Attempt to find the indefinite integral:

$$\int \frac{1}{\sin x+\cos x}\, dx$$

WolframAlpha gives an unsatisfactory answer (this is one of the integrals that couldn't give the best answer):


Substitution also does not appear to work.

  • $\begingroup$ use the tan-half angle substitution $\endgroup$ – Dr. Sonnhard Graubner Feb 1 '17 at 6:18
  • $\begingroup$ Actually that's what WolframAlpha did haha $\endgroup$ – Linus Choy Feb 1 '17 at 6:20
  • $\begingroup$ Hint: what's $(-1)^\frac{3}{4}$? $\endgroup$ – user361424 Feb 1 '17 at 6:29
  • $\begingroup$ That's the result the computer gave $\endgroup$ – Linus Choy Feb 1 '17 at 6:41
  • $\begingroup$ Wolfram Alpha gave an unsimplified result from symbolic manipulation. Taking the principal value, $$(-1-i)(-1)^{\frac{3}{4}}=\sqrt{2}$$ or try a more general case of $$\int \frac{dx}{a\sin x+b\cos x}$$ See the result here $\endgroup$ – Ng Chung Tak Feb 1 '17 at 13:14

$$\int\frac{dx}{\sin x+\cos x}=\frac{\sqrt2}2\int\dfrac{dx}{\frac{\sqrt2}2\cos x+\frac{\sqrt2}2\sin x}=\frac{\sqrt2}2\int\sec(x-\frac{\pi}4)dx$$

Does this help?

  • $\begingroup$ Yup exactly what I'm looking for. :P $\endgroup$ – Linus Choy Feb 1 '17 at 6:41

For $$I=\int\dfrac{dy}{A\sin2y+B\cos2y}=\int\dfrac{\sec^2y\ dy}{2A\tan y+B(1-\tan^2y)}$$

use Weierstrass substitution $t=\tan y$ to find $$I=\int\dfrac{dt}{2At+B(1-t^2)}=B\int\dfrac{dt}{B^2-A^2-(Bt+A)^2}$$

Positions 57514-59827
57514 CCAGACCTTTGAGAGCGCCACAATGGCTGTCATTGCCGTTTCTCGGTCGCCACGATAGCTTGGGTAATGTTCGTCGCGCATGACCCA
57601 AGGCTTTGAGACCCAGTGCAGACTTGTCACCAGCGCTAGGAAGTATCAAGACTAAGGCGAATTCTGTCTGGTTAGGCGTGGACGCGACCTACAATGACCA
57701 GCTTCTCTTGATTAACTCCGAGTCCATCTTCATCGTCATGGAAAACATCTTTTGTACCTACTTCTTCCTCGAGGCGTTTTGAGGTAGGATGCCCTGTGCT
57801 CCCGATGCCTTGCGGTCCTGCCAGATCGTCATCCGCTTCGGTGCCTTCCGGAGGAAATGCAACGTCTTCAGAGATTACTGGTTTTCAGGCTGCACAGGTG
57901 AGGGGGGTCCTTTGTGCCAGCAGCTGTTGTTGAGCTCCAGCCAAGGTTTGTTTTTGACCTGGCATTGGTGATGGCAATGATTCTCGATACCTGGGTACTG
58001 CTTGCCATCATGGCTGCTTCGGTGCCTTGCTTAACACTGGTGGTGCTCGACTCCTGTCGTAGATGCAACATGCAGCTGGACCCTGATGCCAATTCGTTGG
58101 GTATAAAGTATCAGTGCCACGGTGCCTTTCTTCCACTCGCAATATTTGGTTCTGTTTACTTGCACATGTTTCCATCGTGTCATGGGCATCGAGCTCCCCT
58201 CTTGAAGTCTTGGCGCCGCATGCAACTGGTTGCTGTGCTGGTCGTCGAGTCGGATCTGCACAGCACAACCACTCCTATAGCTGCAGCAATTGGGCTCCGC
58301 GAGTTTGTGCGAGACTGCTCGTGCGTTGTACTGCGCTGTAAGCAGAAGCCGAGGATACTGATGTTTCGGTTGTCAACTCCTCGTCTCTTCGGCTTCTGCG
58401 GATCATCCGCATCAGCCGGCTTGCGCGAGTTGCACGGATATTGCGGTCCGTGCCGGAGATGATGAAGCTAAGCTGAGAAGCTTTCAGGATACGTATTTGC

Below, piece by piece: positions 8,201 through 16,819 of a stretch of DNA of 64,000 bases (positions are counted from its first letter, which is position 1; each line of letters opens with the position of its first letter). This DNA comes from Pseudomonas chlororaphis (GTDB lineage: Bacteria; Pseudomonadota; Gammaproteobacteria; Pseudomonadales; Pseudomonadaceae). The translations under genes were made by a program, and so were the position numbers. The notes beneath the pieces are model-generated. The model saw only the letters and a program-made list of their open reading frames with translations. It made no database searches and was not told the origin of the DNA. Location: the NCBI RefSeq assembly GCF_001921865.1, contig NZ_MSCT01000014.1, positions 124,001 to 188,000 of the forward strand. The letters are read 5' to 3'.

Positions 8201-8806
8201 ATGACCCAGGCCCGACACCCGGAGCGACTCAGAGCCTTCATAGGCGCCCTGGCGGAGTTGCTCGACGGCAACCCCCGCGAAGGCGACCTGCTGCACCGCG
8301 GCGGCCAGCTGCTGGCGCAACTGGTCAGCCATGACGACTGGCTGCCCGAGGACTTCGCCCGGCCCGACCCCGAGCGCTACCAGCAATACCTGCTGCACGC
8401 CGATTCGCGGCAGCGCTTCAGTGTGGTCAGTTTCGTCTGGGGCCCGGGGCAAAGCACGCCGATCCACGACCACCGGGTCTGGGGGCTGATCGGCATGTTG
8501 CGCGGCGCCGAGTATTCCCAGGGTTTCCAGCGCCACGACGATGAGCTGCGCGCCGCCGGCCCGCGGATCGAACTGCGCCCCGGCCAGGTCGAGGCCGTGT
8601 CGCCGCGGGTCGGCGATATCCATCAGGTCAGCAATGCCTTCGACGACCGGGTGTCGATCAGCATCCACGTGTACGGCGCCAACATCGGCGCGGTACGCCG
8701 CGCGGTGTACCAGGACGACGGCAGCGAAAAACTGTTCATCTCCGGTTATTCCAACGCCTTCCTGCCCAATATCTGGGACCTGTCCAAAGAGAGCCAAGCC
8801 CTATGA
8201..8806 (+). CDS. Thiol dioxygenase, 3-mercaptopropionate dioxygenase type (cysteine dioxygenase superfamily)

Here $2y=x$


It is a bit unclear if you ask for another suggestion, or how to complete the calculation with $u=\tan(x/2)$.

I suggest that you instead let $u=\cos x-\sin x$. You will end up with $$ -\int\frac{1}{2-u^2}\,du, $$ which I suppose you can handle.

  • $\begingroup$ Then when you differentiate u you will get $\frac{du}{dx}=-sinx-cosx$ which would lead to further complications which are quite unnecessary. $\endgroup$ – Linus Choy Feb 1 '17 at 6:39
  • $\begingroup$ I don't think they are complicated nor unnecessary. But I respect that you don't like the solution I gave. $\endgroup$ – mickep Feb 1 '17 at 6:51

Hint $\int \frac{1+tan^2x/2}{2tanx/2 + 1-tan^2x/2}dx$ which is same as $\int \frac{sec^2x/2}{1+2tanx/2-tan^2x/2}dx$ Now put $tanx/2=t $ and proceed.

  • $\begingroup$ Yup as mentioned WolframAlpha tried to use this half angle substitution and it gave the result shown above which is not satisfactory. $\endgroup$ – Linus Choy Feb 1 '17 at 14:12

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